Since the military coup on Feb 1st, 2021, a collective of photo-reporters, alumni of Journalism & Culture Program, have documented the unfolding events since Day One at the risk of their own lives and assess the situation on the ground on an ongoing basis with freelance journalist and media teacher Laure Siegel. Memory!, which runs filmmaking and media workshops in Myanmar through the annual Festival in Yangon, has committed to publish their unique fieldwork from Yangon, Pyay, Salin, Monywa, Shwedaung, Lashio, Muse and Thandwe.. Their work gave birth to “Documenting the Revolution”.
Myanmar 100 is a program that has been running until the end of 2020, for the 100th anniversary of the Myanmar cinema history. Faced with the critical situation of the country’s film heritage, it was urgent to act (most of the Myanmar films are dispersed, damaged or destroyed by time). The project is comprised of three foundational components including restoration, preservation & access. The main goal is to establish a national film collection. Our initial assessment revealed a dire situation: less than twenty titles still have celluloid elements that could permit restoration work. Among them, MYA GA NAING (1934) by Maung Tin Maung restored in 2016, PYO CHIT LIN (1950) by Tin Myint restored in 2017 and MHONE SHWE YI (1970) by Win Oo restored in 2019. The creation of the National Film Archive of Myanmar is the ultimate purpose of this project. As a key cultural venue in Yangon and a model in the ASEAN region, the Archive will highlight the rich history of Myanmar cinema, offer diverse programming of Myanmar and foreign films, educate younger generations and inspire future film talents.
This project was developed in partnership with the Cinema Department of Ministry of Information and the support of embassies of France, Italy, Germany, Switzerland, Singapore and Australia.
MEMORY! joined forces with IFC, part of the World Bank Group, to launch a Mobile Cinema Program within Lighting Myanmar Project Campaign, showcasing Myanmar national film treasure, MYA GA NAING (1934) by Maung Tin Maung, in remote villages of Myanmar. The program aimed to bring the film restored by MEMORY!, part of national collective memory, to the people leaving in rural areas, where the access to electricity and culture is very limited or non-existent.
It started in December 2018 and traveled during four months in 2019 in Irrawaddy, Bago & Magway Regions and also Mon State. During this tour, more than 60 screenings were organized.
The First Row was held in 16 small villages of the Irrawaddy Region from December 2018 to January 2019. During this tour, the townships concerned were Ingapu, Henzada, Pantanaw, Maubin & Mawgyun. The Second Row was held in 16 small villages in Bago Region from January to February 2019. The townships concerned were Paukkhaung & Pyay. The Third Row was held in Mon State & Irrawaddy Region (15 villages) from February to March 2019. The Four Row was held in 16 villages in Magway & Irrawaddy Region from March to May 2019.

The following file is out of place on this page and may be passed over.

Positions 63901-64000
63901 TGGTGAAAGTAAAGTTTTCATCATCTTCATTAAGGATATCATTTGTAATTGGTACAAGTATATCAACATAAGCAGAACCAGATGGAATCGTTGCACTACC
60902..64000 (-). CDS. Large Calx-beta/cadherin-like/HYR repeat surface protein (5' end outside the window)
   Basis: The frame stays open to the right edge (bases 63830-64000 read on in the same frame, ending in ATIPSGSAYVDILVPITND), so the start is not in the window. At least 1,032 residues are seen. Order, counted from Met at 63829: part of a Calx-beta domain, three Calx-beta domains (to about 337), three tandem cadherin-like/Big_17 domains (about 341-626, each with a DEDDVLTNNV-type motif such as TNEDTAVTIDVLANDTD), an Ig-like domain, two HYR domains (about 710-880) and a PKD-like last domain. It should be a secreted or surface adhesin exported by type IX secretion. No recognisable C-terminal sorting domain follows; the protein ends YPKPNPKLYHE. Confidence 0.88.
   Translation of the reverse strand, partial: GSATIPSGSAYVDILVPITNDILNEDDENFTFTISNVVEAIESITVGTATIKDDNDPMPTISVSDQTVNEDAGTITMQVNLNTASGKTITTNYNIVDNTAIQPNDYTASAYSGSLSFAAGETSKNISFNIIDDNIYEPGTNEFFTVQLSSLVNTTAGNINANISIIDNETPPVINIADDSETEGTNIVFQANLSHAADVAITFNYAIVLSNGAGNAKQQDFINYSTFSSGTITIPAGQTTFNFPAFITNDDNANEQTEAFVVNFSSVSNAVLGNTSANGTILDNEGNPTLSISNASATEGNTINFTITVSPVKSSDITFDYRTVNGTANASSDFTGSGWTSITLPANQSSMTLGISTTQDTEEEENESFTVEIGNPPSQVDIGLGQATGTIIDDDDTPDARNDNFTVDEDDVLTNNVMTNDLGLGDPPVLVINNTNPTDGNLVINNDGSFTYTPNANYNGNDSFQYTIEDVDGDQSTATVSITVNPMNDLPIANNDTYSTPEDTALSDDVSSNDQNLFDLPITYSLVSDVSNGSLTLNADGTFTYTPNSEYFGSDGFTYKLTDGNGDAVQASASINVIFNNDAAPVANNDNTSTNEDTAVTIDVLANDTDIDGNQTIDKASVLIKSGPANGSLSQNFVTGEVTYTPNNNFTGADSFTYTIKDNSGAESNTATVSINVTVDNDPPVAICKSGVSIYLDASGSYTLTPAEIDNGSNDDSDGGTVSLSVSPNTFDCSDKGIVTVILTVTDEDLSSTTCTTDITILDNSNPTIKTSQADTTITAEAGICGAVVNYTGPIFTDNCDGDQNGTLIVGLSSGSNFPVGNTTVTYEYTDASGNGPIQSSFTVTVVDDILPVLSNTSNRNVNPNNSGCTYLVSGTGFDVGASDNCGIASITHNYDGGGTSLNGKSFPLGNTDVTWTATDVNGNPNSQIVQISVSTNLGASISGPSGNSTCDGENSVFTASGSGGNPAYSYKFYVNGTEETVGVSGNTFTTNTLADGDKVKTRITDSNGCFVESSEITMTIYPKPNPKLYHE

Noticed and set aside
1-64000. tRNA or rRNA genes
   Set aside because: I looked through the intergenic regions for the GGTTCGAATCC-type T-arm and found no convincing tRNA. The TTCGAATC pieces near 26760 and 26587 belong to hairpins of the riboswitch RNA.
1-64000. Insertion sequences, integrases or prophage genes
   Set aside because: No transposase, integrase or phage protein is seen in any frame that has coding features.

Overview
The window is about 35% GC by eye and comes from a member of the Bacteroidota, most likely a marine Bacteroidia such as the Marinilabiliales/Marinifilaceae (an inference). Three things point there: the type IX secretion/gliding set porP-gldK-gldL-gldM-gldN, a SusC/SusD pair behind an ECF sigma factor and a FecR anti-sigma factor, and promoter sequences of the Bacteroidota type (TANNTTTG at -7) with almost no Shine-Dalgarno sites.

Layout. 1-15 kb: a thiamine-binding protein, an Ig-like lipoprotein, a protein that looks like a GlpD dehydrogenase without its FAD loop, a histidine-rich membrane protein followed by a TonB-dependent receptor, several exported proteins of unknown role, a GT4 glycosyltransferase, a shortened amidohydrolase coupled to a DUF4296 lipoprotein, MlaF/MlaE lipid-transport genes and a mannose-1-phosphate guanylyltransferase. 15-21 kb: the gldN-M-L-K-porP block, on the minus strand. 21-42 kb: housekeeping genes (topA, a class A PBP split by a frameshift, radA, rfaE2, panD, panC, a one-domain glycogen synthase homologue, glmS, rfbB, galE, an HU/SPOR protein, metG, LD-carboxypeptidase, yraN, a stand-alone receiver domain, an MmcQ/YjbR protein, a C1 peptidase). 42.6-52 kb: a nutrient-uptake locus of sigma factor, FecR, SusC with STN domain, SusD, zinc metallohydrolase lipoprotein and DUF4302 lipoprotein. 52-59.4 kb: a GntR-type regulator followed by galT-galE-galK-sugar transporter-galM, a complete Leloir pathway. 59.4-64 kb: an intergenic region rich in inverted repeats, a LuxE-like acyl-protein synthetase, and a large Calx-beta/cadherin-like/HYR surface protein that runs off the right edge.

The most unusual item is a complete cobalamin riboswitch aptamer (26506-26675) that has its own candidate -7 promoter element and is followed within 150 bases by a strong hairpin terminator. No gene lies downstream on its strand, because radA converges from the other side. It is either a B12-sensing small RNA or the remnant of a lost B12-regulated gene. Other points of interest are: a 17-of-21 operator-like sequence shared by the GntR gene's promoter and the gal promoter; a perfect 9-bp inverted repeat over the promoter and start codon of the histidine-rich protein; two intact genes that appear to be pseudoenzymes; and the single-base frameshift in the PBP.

In 2019, Memory! Festival takes to the street with the Cinema Street project. Located between 33rd and 34th streets of Yangon, just behind the Waziya Cinema, heart of the festival, the alleyway chosen was well known as a venue for public outdoor screenings, place of several film production companies and even a filming location (ONE FATHER, ONE SON (1975) by Maung Nandar). Unfortunately, in recent decades garbage has been accumulating in the middle of the alleyway, making the place insalubrious and almost inaccessible because of the amount of trash. Little by little all community life has disappeared.
The project has two components: first is the restoration of public hygiene and sanitation in the street. It includes garbage cleaning and sewer rehabilitation, but also training in maintenance and community’s education of good environmental reflexes. The second is a tribute to the Myanmar cinema’s history. The audience can indeed get to experience an open air street art gallery of outstanding murals on the Golden Age of the Myanmar film industry and attend to public open-air screenings of Myanmar Classics. This project is the result of a long process carried out by the Yangon City Development Committee (YCDC) for the cleaning and Ygnwalls, a collective of artists, for the furnishing and the decoration. The project was funded by the Embassy of France in Myanmar. The sustainability of this programme is made possible by the mobilisation of the inhabitants, particularly women, united in a militant collective. When trash alleys turn into art streets in downtown Yangon and where the residents and the communities regain their memory, their dignity and their ability to live together.